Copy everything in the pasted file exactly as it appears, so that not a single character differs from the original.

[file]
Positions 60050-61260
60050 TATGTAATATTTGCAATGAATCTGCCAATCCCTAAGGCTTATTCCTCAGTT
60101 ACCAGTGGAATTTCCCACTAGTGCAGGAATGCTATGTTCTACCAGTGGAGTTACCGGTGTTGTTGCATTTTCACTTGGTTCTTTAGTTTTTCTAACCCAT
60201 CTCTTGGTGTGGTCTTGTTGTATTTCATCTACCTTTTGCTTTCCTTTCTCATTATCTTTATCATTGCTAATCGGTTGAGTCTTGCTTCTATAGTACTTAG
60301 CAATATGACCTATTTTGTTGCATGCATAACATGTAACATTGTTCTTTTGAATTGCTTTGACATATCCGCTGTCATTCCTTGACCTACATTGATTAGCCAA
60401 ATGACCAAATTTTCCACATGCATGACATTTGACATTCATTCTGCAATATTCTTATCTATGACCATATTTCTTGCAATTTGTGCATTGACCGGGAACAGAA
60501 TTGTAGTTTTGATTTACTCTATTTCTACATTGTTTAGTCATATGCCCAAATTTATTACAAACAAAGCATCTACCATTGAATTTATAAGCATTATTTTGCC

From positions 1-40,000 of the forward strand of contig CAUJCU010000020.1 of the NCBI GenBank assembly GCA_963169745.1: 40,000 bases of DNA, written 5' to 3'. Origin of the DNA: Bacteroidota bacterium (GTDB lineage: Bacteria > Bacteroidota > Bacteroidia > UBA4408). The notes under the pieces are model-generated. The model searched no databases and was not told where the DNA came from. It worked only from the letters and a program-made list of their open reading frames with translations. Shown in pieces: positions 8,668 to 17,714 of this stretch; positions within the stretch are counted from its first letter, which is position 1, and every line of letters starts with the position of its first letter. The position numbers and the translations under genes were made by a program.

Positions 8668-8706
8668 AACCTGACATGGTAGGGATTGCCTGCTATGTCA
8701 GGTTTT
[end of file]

Positions 60050-61260
60050 TATGTAATATTTGCAATGAATCTGCCAATCCCTAAGGCTTATTCCTCAGTT
60101 ACCAGTGGAATTTCCCACTAGTGCAGGAATGCTATGTTCTACCAGTGGAGTTACCGGTGTTGTTGCATTTTCACTTGGTTCTTTAGTTTTTCTAACCCAT
60201 CTCTTGGTGTGGTCTTGTTGTATTTCATCTACCTTTTGCTTTCCTTTCTCATTATCTTTATCATTGCTAATCGGTTGAGTCTTGCTTCTATAGTACTTAG
60301 CAATATGACCTATTTTGTTGCATGCATAACATGTAACATTGTTCTTTTGAATTGCTTTGACATATCCGCTGTCATTCCTTGACCTACATTGATTAGCCAA
60401 ATGACCAAATTTTCCACATGCATGACATTTGACATTCATTCTGCAATATTCTTATCTATGACCATATTTCTTGCAATTTGTGCATTGACCGGGAACAGAA
60501 TTGTAGTTTTGATTTACTCTATTTCTACATTGTTTAGTCATATGCCCAAATTTATTACAAACAAAGCATCTACCATTGAATTTATAAGCATTATTTTGCC

From positions 1-40,000 of the forward strand of contig CAUJCU010000020.1 of the NCBI GenBank assembly GCA_963169745.1: 40,000 bases of DNA, written 5' to 3'. Origin of the DNA: Bacteroidota bacterium (GTDB lineage: Bacteria > Bacteroidota > Bacteroidia > UBA4408). The notes under the pieces are model-generated. The model searched no databases and was not told where the DNA came from. It worked only from the letters and a program-made list of their open reading frames with translations. Shown in pieces: positions 8,668 to 17,714 of this stretch; positions within the stretch are counted from its first letter, which is position 1, and every line of letters starts with the position of its first letter. The position numbers and the translations under genes were made by a program.

Positions 8668-8706
8668 AACCTGACATGGTAGGGATTGCCTGCTATGTCA
8701 GGTTTT